Kosovo parliament opposes Serbian constitutional referendum in Kosovo

Kosovo’s parliament passed a resolution against allowing a Serbian constitutional referendum to take place in Kosovo, despite pressure from the EU to allow it. [EPA-EFE/VALDRIN XHEMAJ]

Kosovo’s parliament passed a resolution against allowing a Serbian constitutional referendum to take place in Kosovo, despite pressure from the EU to allow it.

The eight-point resolution states that the referendum violates Kosovo’s sovereignty and is against the country’s constitution. It also reiterates that dual citizens are free to vote, but declares that opening voting centres to hold another country’s referendum in Kosovo territory is against Kosovo’s constitution and international law.

The resolution also emphasises that Kosovo is against Serbia’s continuous attempts to instrumentalise and misuse Kosovo citizens of Serbian descent to further its hostile politics against Kosovo.

On Sunday (16 January), Serbia held a constitutional referendum to change how its judges and prosecutors are elected. The Serbian government had requested that voting centers be opened in Kosovo so that registered voters can participate in Serbia’s referendum.

EU High Representative Josep Borrell and the international community have called on Kosovo to allow these voting centres to be opened and to enable OSCE to collect the votes.

The government of Prime Minister Albin Kurti refused these demands, stating that allowing the referendum to take place in Kosovo’s territory would violate its sovereignty. Kurti and Deputy Foreign Minister Kreshnik Ahmeti have reiterated that dual citizens can vote by mail or through the Serbian Liaison office in Prishtina. They prevented polling stations from being set up and sent back ballots to Serbia.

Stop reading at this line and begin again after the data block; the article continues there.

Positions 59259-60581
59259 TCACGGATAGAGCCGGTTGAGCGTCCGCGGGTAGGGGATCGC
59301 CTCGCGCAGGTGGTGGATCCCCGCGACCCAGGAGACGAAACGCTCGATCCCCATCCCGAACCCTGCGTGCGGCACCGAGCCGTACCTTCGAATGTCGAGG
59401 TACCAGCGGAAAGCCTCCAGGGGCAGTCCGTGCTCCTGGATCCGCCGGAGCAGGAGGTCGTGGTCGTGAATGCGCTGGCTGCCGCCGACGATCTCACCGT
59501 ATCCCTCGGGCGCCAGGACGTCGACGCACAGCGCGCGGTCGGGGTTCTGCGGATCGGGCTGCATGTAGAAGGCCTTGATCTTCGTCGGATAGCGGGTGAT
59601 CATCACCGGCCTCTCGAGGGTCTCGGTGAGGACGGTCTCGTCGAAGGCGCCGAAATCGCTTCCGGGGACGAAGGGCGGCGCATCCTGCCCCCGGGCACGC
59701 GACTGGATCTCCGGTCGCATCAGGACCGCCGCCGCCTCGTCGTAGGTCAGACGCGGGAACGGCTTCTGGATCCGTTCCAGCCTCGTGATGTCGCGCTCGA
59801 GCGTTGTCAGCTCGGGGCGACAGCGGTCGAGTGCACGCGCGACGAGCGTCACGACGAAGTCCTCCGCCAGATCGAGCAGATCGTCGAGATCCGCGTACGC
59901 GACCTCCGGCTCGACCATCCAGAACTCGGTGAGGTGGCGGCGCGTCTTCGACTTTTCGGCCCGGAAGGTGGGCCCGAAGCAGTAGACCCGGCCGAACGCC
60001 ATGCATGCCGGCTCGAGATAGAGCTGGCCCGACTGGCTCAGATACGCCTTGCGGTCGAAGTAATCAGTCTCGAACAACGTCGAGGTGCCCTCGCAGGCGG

Serbian President Aleksandar Vucic said that Pristina’s ban on Serbs in Kosovo voting in a referendum would have far-reaching consequences, pledging that Serbia “stands with her people.”
He said there was a “deeper issue,” and that was the opinion of some of the countries of the Quint (the U.S., UK, Germany, Italy and France).
“I guess they take us for idiots — and when I say that I mean it in the true sense of the word,” Vucic said, adding that they were capable of urging ethnic Albanians to respect democracy and allow Serbs to vote, but if the ethnic Albanians refused, there would not be a single word of protest, alone an action or sanction.
According to him, if Milorad Dodik, the Serb member of the Presidency of Bosnia and Herzegovina, or Belgrade had done anything similar, to anyone in any way and at any time, “They would have been penalised and labelled bad guy troublemakers.”

Kosovo Serbs held a protest in the Serb-dominated north of the country but no incidents were reported.

(Barbara Halla | Exit.al)

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